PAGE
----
Interstate 35 has reopened after being closed after several semis jackknifed and multiple vehicles crashed Thursday afternoon. According to MnDOT, the crashes occurred on I-35 south of Highway 30 near Ellendale, Minn. Travel conditions are still poor in the area due to icy roads, reduced visibility and drifting.
Minnesota drivers using cell phones are distracted, and sometimes deadly. Craig Carlson and Ron Rajkowski were killed in 2011 by a distracted driver in a construction zone who was traveling at a high speed. Carlson’s widow, Deb Carlson of Ramsey, says her husband was killed in an instant. “[The] car that was traveling at 70 miles per hour,” Carlson said.
More than half a foot of snow fell on the Twin Cities Thursday morning, causing nearly 600 crashes and spinouts, the State Patrol says, and it made for lots of work for auto repair shops.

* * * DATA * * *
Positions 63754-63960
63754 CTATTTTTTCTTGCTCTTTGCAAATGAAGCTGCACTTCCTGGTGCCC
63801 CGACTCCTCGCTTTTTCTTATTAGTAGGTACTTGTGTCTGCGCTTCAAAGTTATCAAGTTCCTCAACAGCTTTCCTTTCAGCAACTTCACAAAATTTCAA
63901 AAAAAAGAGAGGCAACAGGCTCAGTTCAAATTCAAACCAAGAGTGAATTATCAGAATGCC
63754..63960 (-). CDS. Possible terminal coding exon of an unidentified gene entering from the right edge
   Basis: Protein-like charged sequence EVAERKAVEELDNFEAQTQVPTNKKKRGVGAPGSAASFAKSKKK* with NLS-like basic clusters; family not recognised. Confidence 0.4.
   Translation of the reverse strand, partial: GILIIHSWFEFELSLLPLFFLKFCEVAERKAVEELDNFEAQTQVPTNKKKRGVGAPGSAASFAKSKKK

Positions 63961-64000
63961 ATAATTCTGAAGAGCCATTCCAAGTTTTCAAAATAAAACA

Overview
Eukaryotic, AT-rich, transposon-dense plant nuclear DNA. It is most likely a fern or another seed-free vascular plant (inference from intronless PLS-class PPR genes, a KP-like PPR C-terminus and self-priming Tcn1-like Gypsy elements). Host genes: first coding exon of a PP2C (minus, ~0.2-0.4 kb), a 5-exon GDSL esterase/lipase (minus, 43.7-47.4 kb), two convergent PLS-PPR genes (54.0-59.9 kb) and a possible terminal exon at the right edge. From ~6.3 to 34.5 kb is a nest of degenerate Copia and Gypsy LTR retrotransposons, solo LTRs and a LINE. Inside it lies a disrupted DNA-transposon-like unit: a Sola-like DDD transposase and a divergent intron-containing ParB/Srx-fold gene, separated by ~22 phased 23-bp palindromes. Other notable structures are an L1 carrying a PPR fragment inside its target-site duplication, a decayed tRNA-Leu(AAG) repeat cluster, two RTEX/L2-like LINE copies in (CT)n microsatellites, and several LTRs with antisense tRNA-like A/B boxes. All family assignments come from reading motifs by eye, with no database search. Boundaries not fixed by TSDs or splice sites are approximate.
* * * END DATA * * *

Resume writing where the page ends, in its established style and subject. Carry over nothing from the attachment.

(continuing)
The Minnesota State Patrol says it has four damaged squad cars in recent days thanks to motorists who have slid into patrol cars on shoulders. The four troopers involved weren’t seriously hurt. But patrol officials say it’s a good time for a reminder that people need to slow down and move over if possible when they see flashing lights.
Traffic was slow going Monday afternoon in many parts of the metro due to snow and icy conditions. According to the Minnesota State Patrol, there were more than 300 crashes statewide since 9 a.m., and more than 100 vehicle spinouts and cars in ditches. Shelly Walstrom ended up off the road on Highway 36 near Rice Street in Roseville. She says she waited an hour for help.